My friends will help with my deposit – how much stamp duty do we pay?

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Q I am thinking about buying my first house in Cambridge where I currently live. The market here is out of control and I am on my own. This means that with savings and a mortgage I can’t really afford anything decent.

Fortunately I have nice friends who would help me by putting some cash towards the deposit. For them, it would be a long-term investment, and either I will repay them at some point in the future or they will get their money back when I sell the house, according to the percentage they put in.

For instance, I would put £250,000 and they would contribute £100,000. I would be the only one living in the house and I wouldn’t pay any rent to them (as I said, they are nice friends). They already own their house.

The thing we don’t understand is the stamp duty. The examples I found are for married or separated couples or friends living together. My understanding is that, with me being me a first-time buyer, I shouldn’t pay any stamp duty, but it is not clear how much they would pay.

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A If your friends just give you the £100,000 but don’t insist on being registered as joint owners with you at the Land Registry the stamp duty land tax (SDLT) position is pretty straightforward. As a sole first-time buyer you would qualify for 0% SDLT on the first £300,000 of the purchase price and – if the total is less than £500,000 – 5% on the amount over £300,000. So your SDLT bill would be £2,500.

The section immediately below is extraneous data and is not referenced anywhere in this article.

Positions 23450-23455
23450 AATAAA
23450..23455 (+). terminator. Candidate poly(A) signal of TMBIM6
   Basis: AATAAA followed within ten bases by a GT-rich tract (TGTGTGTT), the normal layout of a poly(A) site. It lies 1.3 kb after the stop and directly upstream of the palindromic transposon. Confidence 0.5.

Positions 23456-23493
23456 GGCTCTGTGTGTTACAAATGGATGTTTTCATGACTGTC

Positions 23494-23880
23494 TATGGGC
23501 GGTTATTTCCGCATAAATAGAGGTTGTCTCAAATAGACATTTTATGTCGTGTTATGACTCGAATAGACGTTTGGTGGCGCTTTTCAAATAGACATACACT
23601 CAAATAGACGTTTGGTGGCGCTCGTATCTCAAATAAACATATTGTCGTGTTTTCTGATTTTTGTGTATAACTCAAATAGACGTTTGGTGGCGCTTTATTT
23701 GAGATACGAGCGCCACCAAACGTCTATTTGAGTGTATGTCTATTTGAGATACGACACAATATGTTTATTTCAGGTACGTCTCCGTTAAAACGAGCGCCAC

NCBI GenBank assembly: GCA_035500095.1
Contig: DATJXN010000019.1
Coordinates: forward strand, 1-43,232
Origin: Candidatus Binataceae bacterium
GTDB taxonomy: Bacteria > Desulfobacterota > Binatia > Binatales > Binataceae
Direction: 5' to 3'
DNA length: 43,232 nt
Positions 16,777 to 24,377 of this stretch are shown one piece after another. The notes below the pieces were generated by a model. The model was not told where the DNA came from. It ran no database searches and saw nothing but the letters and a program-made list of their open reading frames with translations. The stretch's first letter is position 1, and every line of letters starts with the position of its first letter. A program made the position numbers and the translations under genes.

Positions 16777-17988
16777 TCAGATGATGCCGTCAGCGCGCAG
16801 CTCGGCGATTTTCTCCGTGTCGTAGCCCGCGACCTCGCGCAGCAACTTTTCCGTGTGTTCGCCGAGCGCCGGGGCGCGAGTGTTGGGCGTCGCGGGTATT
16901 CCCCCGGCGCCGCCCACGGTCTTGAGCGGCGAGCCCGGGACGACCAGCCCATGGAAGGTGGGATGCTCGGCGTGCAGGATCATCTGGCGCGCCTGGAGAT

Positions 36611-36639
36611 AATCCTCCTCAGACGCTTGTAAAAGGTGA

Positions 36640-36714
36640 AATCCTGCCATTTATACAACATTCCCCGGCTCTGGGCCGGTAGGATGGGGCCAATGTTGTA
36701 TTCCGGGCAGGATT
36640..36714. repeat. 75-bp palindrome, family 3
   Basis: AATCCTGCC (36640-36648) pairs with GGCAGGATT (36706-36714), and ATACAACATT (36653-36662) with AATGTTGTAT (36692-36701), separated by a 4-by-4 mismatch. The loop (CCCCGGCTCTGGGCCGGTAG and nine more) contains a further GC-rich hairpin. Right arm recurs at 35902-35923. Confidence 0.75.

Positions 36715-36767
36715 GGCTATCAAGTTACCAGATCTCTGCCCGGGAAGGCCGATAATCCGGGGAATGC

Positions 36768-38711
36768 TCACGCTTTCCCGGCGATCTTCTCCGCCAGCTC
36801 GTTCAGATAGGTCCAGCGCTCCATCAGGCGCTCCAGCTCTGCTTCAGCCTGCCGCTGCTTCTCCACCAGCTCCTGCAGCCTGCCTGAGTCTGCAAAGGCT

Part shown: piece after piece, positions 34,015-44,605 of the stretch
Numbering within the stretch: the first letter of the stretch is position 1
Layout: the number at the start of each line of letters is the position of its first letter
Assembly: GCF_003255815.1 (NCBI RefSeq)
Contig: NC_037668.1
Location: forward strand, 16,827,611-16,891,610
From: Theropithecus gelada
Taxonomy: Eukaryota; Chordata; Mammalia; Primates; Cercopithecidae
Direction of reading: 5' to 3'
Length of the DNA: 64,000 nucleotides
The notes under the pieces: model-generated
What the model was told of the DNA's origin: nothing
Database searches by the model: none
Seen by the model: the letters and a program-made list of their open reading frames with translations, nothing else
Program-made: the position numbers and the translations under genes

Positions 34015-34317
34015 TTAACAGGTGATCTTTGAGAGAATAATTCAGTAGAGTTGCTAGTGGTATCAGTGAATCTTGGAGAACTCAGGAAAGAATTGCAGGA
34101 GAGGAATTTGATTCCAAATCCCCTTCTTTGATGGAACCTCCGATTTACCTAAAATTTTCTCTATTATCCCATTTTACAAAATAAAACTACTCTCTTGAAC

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However, I am hoping for their sakes that your friends are nice but risk averse when it comes to investing money. It would be financial folly simply to hand over a large lump sum without having any security that they will get it back. The easiest way to get this would be for you and your friends to buy the house jointly as tenants in common so that you each own a distinct share in the property.

The downside of this low-risk approach is that you wouldn’t get first-time buyer relief from SDLT because it’s only available if all joint purchasers are first-time buyers and your friends aren’t. And because your friends already own property, you would have to pay SDLT at the higher rates which are 3% on the first £125,000 of the consideration (purchase price), 5% on the next £125,000 then 8% on the remaining £100,000 of the proposed purchase price of £350,000. This would be a total bill of £18,000.

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